The old typographical superstition that it’s proper to use two spaces after a sentence should be laid to rest. Virtually every major style guide recommends a single space, and most major publishers and publications comply. If you don’t believe us, take any book off the shelf or visit any editorially scrupulous website and look closely at the spacing. Chances are good you will find no double spaces between sentences.
The two-space “rule” came about thanks to the monospaced type used by mid-20th-century typewriters. Because monospaced type (i.e., type in which every character occupies the same amount of space) has a uniform appearance, the double-space between sentences broke up the text and made it easier to read.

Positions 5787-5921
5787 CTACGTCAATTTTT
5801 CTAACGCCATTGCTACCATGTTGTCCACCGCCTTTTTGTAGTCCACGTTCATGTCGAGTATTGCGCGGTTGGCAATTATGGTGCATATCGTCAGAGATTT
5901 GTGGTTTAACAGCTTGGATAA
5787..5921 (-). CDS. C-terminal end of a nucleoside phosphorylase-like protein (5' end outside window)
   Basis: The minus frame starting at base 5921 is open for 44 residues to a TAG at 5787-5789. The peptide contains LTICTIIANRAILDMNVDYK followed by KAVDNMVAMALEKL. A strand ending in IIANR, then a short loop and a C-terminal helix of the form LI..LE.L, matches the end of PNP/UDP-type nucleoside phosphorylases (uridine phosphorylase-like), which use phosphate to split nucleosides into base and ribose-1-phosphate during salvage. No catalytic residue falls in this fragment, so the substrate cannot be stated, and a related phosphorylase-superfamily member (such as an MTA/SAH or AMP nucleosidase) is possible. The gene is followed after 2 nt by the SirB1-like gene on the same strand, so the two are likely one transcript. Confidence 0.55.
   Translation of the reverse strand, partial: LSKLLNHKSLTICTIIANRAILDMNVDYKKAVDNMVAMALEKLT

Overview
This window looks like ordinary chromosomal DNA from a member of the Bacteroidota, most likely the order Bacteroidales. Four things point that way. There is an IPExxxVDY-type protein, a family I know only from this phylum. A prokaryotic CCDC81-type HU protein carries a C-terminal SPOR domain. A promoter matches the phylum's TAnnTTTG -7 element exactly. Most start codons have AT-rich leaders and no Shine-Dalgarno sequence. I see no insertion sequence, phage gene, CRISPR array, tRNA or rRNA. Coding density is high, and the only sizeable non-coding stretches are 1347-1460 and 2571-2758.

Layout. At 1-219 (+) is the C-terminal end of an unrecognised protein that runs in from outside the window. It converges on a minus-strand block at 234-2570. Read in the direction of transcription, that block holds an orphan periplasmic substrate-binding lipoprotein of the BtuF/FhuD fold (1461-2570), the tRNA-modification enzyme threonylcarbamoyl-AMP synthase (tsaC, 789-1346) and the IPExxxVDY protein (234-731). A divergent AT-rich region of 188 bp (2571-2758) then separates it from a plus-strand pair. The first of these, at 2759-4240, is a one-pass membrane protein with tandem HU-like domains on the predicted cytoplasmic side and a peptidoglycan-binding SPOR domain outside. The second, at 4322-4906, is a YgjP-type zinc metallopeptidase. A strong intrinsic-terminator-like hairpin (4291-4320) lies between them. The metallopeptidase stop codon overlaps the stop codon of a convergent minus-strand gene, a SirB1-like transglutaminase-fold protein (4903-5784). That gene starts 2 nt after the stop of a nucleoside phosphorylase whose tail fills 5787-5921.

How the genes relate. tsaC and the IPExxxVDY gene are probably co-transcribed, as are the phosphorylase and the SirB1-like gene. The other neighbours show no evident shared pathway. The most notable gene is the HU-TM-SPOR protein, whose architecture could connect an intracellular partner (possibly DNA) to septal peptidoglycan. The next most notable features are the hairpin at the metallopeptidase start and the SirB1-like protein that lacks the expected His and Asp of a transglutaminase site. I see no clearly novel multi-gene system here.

In computerized word processing, the only widely used monospaced font is Courier. All others are designed with proper proportion between letters, and double-spacing does not necessarily make the text more readable. In fact, having a huge chunk of space between sentences can be distracting and aesthetically offputting. Plus, double spacing takes more time.
If you have a teacher who won’t give up the double-space superstition, there’s nothing you can do but go along with it for the sake of your grade. But don’t let it become a habit outside that class.